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I just started watching the final season of Inu Yasha on amazon. This show brought so much natural beauty, vibrant colors, and downright fabulous fabrics into my anime repertoire, not to mention the fictional mancandy who was ready and willing to receive my blossoming female gaze. This was one of those series that I reveled in during youth, bought the plushies and other gear at conventions, and even wrote fanfic. But like most fandoms, I lost touch with it in college. Inu Yasha was important to my youth in many ways, one of those being a bonding opportunity for my brother and I. With six years’ difference, opposing gender perspectives, and a vast landscape of traditional religious repression separating us, we had few places wherein to connect. Saturday night anime was one of those places.

But my family relationships are for another post, another time. What I want to talk about right now are the environmental aspects of the show and what it means directly for my nostalgia as I watch it today. Although it has its own beauty that easily stands alone, Inu Yasha speaks to me so much for the nostalgia factor. This show had its own kind of feminism going on, one which I didn’t fully understand but I at least acknowledged. There was Sango, a mighty warrior who hunted down her enemies and took no prisoners. There was Kikyo, a protector of nature and order who dealt vengeance like the BAMF that she is, not afraid to send an arrow through her own lover’s heart when she was wronged. Then there was Kagome, a like-minded teen lethargic with modern life and who secretly wanted to escape to a time before the modern hubbub, conventions, global conglomerate, and CO2. In the story, this reality is thrust upon her more as a genealogical inevitability, but of course I infused my own traits into my interpretation of her character.

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I call that time the “Lord of the Rings years” because my mindscapes looked more like Rivendell than they did Maryland, USA, and this feudal fantasy-Japan anime fit the pre-technology paradigm for those years too. These were years where I was deeply disillusioned with modern life (as rebellious children desperate for autonomy and feeling emotionally, culturally, spiritually, and sexually repressed by a household whose values they don’t share are wont to be), and thus fell into depression. Blog posts on being an ultra-liberal, atheist, sexually open, feminist hippy in an opposing household are a dime a dozen, the emotional effects of which are almost cliche in their universality. So, no need to tread those grounds. Instead, I’ll discuss the avenue I personally chose: fantasy. Novels, fanfic, TV, movies, and my own imagination.

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Age of Ultron, Its Wins and Its Flaws

As with the first Avengers, Ultron is all about the entertaining little things:

  • Bruce Banner and his beats by dre
  • Trontasha on her troncycle
  • Drunk Avengers having a sleepover at headquarters
  • Samuel L Jackson’s multimillion dollar cameo at the farmhouse just to tell them how much they suck at being Avengers
  • The “lullaby”
  • No one wearing body armor and then getting shot, like of course you got shot, you’re wearing a muscle tee!
  • Trontasha literally riding a cryotube through midair into the back of a plane
  • Hawkeye immediately carving a rocking chair and pulling up plywood when he gets home, like calm down a sec, your friends are over and you just lost a big fight. Take a nap maybe.
  • The balls of saying this scene takes place “off the African coast” like that doesn’t make up the entire circumference of the world in square mileage.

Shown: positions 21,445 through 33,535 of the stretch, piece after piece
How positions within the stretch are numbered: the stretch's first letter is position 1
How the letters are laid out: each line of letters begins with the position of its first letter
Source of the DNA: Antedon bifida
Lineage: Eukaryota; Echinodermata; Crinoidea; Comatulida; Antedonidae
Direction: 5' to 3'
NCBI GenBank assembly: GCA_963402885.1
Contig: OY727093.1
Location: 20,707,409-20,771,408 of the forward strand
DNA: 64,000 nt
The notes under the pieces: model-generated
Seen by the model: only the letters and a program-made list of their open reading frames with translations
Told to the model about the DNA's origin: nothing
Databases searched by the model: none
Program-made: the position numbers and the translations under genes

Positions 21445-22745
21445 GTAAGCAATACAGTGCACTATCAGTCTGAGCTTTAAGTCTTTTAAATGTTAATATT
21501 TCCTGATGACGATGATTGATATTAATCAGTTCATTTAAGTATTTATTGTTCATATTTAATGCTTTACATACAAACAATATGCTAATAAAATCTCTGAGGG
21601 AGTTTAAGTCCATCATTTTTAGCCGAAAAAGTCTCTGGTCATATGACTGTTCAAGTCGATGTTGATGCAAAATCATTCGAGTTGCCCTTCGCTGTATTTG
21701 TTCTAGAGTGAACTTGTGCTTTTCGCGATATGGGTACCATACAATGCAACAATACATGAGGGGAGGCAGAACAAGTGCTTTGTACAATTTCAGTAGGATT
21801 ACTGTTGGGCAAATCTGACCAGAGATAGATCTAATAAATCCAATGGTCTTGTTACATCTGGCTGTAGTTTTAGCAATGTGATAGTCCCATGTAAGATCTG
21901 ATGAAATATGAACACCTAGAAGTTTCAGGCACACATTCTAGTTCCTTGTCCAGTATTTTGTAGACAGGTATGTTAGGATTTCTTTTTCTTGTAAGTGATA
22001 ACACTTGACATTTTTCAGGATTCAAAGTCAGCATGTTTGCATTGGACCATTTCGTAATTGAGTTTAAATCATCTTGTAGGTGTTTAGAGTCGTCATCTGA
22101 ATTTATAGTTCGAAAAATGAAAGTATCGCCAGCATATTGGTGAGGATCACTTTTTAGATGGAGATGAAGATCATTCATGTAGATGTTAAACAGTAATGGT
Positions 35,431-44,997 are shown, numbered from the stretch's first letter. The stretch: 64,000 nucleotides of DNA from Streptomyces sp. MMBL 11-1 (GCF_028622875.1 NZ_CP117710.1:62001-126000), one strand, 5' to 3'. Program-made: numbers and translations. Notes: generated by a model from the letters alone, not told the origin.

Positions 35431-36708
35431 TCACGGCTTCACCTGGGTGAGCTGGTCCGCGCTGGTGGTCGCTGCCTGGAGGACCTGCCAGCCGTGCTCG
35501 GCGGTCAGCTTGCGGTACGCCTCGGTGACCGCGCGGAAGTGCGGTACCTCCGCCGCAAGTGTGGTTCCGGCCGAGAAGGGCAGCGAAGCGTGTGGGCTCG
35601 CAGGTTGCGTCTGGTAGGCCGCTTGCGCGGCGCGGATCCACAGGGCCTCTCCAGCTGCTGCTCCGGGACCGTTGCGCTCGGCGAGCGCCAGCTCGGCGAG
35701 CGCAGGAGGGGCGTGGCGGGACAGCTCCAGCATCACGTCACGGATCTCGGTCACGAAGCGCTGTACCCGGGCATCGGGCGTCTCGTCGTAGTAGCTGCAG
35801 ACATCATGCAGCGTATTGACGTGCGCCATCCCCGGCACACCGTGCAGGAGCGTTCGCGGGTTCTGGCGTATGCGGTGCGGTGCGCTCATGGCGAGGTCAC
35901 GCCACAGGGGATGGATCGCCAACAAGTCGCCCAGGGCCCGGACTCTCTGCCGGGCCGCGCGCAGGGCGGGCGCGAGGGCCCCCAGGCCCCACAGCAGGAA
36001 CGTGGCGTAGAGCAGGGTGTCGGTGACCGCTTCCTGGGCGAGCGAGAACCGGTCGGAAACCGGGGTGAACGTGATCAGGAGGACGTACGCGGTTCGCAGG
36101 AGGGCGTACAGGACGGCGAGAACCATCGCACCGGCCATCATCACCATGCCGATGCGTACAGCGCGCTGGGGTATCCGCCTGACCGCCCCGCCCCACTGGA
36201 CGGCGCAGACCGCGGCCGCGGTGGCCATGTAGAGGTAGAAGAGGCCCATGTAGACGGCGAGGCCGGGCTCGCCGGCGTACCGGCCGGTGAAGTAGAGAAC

• Vision. Just…. Vision. (eep!)

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Why Outlander is the Most Refreshing Show On TV Right Now

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Of Parables and Overthinking

exodus

I was laughing about my decision to watch Exodus Gods and Kings drunk the other night with some coworkers, and most laughed with me and understood that it was a bad movie–even if a few hadn’t seen it yet, they knew. They just¬†knew. Everyone knows Exodus is just a bad story. This position doesn’t need empirical evidence….the story¬†is the empirical evidence. It’s no Charles Dickens masterpiece, folks. It’s a few pages of a wealthy heir¬†growing morals upon discovering¬†the suffering peoples have something to do with¬†him. While the Cecil B. DeMille Ten Commandments adds a few extra hours of assumptions to the story (which make it quite enthralling and altogether a great story and film), I think Exodus Gods & Kings¬†does a more honest job (albeit¬†tongue-in-cheek) grappling this, as the film¬†opens with him literally –not figuratively– conquering a village and slaughtering its inhabitants. But they don’t look like him, so it’s all good. Some people will blink at me, though, and simply ask, “What was wrong with Exodus Gods and Kings?” Uh, okay, lady. I don’t have seven hours free tonight, so maybe I’ll let this one go.

It never ceases to amaze me how much thought religious people try to put into a few paragraphs of a story from thousands of years ago, which has ultimately played telephone so many times before it even lands in the hands of a literate person wealthy enough to own paper and ink that it finally gets written down, and then translated and rewritten a few more dozen times until finally Europe sees it and has a meeting about it. “OMG, it’s so deep, what does it mean? There’s so many layers. It’s all about the subtext. What Jesus really means here is that it’s about our feelings, and do unto others, etc.” Ladies and gentlemen, these stories are usually stupid. Here, let me help. The Luke Multitude “parable” is about how all the town idiots didn’t have the foresight, awareness, or perhaps the wherewithal to pack a goddamned lunch when they head across town to attend a sermon. So, Jesus felt bad when his attendees¬†voiced their bellyaching instead of going home and eating like an adult (TM) might think to do rather than inconveniencing the presenter. Jesus caves and pulls¬†some catering out of his ass. The lesson is that if you neglect to bring a lunch and if you whine enough times with enough puppyface frowns, Greg, the office doormat, might just buy you Chipotle to avoid conflict.